House Liberals Seek Role in Forming Message
After a year of avoiding public criticism of Rep. Nancy Pelosi’s (Calif.) leadership, the progressive wing of the House Democratic Caucus is calling on the Minority Leader to push for a more liberal party agenda.
Reps. Barbara Lee (Calif.) and Dennis Kucinich (Ohio), leaders of the Progressive Caucus, voiced their group’s desire to have more of a voice in the 2004 Democratic agenda in a letter last week to Pelosi and Senate Minority Leader Tom Daschle (S.D.). In it, the Members laid down the gauntlet for what they believe must be addressed in the leaders’ responses to the State of the Union address and included in the larger party agenda heading into the second session of the 108th Congress.
Aides to Progressive Caucus members insist the letter — calling for strong positions on unemployment, Social Security and national defense — was not an assault on Pelosi’s leadership.
“We are concentrating on the issues,” said Doug Gordon, spokesman for Kucinich. “We aren’t looking to have an ideological fight with the leader. She is doing her best and doing a good job to balance the different parts of the Caucus.”
Gordon said the issues outlined in the letter are ones for which the progressives have long fought. Calling on Pelosi to include them, he added, made sense given it is the “beginning of the year, and we wanted the leader to know where a large chunk of Democrats stand.”
“Leader Pelosi has been very effective in advancing the three initiatives that the Progressive Caucus is calling for,” said Lee. “She has taken on the Republicans for their failure to extend unemployment benefits, she has led the fight against the privatization of Social Security, and she has been a strong opponent of Bush’s dangerous foreign policy. We believe that these three issues should be and remain front and center this year.”
Pelosi has long been a member of the Progressive Caucus and continues to enjoy strong support from its members. The new leader, however, has also spent the first year of her leadership tenure reaching out to other more moderate groups within the Caucus and has sought to strike a more centrist leadership approach.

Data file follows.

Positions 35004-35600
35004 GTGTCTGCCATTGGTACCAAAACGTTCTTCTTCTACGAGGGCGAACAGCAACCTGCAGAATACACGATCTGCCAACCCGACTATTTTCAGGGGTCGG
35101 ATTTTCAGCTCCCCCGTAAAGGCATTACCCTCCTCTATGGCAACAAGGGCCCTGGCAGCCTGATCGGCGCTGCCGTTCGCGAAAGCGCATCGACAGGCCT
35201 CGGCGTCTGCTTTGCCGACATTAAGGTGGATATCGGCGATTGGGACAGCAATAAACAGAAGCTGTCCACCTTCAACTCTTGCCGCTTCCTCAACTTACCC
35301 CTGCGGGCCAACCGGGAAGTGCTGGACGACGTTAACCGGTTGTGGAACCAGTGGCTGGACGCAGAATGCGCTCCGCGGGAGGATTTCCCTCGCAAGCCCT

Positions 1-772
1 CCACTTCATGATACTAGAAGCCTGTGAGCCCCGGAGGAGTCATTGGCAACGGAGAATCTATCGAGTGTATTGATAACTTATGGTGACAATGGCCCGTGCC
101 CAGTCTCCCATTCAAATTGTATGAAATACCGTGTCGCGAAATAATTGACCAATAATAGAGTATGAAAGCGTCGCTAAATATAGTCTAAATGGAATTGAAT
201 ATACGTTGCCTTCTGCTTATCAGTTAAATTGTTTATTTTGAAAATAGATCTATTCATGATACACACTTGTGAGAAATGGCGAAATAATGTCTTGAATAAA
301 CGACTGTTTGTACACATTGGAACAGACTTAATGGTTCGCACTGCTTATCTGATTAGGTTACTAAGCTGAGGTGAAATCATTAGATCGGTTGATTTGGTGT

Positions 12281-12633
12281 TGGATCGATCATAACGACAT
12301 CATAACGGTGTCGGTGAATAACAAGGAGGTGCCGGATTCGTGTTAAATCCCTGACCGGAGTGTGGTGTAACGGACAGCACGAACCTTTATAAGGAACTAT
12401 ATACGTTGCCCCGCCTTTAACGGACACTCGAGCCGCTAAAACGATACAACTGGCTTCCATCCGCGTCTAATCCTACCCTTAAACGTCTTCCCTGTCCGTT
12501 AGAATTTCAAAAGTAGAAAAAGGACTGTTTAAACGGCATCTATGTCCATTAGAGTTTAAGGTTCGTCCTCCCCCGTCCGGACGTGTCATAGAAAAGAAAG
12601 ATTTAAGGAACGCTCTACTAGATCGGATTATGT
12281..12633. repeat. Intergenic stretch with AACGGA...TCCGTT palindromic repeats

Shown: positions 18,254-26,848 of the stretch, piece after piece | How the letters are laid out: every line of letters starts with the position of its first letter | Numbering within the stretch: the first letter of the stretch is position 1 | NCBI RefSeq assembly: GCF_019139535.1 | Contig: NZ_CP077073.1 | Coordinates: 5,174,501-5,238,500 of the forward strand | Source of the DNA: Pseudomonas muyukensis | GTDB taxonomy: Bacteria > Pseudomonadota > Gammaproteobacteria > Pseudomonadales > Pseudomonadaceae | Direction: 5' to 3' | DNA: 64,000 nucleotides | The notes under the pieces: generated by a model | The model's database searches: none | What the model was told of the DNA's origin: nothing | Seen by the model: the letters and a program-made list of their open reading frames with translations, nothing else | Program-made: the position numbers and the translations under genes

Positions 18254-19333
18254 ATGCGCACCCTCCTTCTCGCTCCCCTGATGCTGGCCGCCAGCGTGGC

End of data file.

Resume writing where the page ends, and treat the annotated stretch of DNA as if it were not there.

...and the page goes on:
Brendan Daly, spokesman for Pelosi, said the Minority Leader continues to pay attention to the Progressive Caucus and encourages its input when setting the party agenda. He added that the issues Lee and Kucinich outlined will be included in the broader agenda, and some aspects will be incorporated in the official response to President Bush’s address.
“She listens to them,” Daly said. “They are an important part of the party and obviously it’s where her own ideological background lays.”
Daly said regardless of the letter, Pelosi would have put those issues atop the Democratic agenda this year, saying: “These are very important issues that Democrats will continue to be outspoken on.”
Aides throughout the Progressive Caucus said while they don’t feel Pelosi has ignored the group, they want to ensure they have a loud voice as the party moves forward.
Lee and Kucinich, two of the more liberal members of the Democratic Caucus, called for Pelosi and Daschle to incorporate three issues into today’s Democratic response: an extension of unemployment benefits, a federal guarantee of Social Security and a condemnation of the Bush administration’s foreign policy of pre-emption. Both Lee and Kucinich, who is running for president, opposed the recent war in Iraq.
“The American people are intelligent, trusting and generous,” Lee and Kucinich wrote. “They need to hear from you a progressive alternative to the President’s agenda and record. As officers of the Progressive Caucus, we ask that you incorporate our recommendations for your important task.”
House Democrats under Pelosi have continued to push for an extension of unemployment benefits and long held a position against the privatization of Social Security. On the issue of pre-emption, Pelosi said in a separate Democratic “pre-buttal” address Friday that the Bush administration embraced a “radical doctrine of pre-emptive war” that hurt U.S. credibility abroad.
In previous years, the Progressive Caucus has put together an alternative response to the State of the Union address. This year, however, the Caucus opted against doing a separate speech.
One Democratic leadership aide said the Progressive Caucus should have no worries about Pelosi’s allegiance.
“While the Progressive Caucus seems to be fearful that its agenda is being undermined by their leader, there should be no doubt in its mind that while she is courting moderates and conservatives, her core values and agenda reflects its more than anyone else’s,” said the aide.
Gordon said Progressive Caucus members decided it was more worthwhile to urge Pelosi to incorporate their top items into the larger address, rather than to do their own.
“This year we decided that in the name of a unified Democratic message against the policies of the administration, we weren’t going to hold one,” Gordon said. “We learned [Pelosi and Daschle] were doing this, and in deference to them we decided not to hold an alternative.”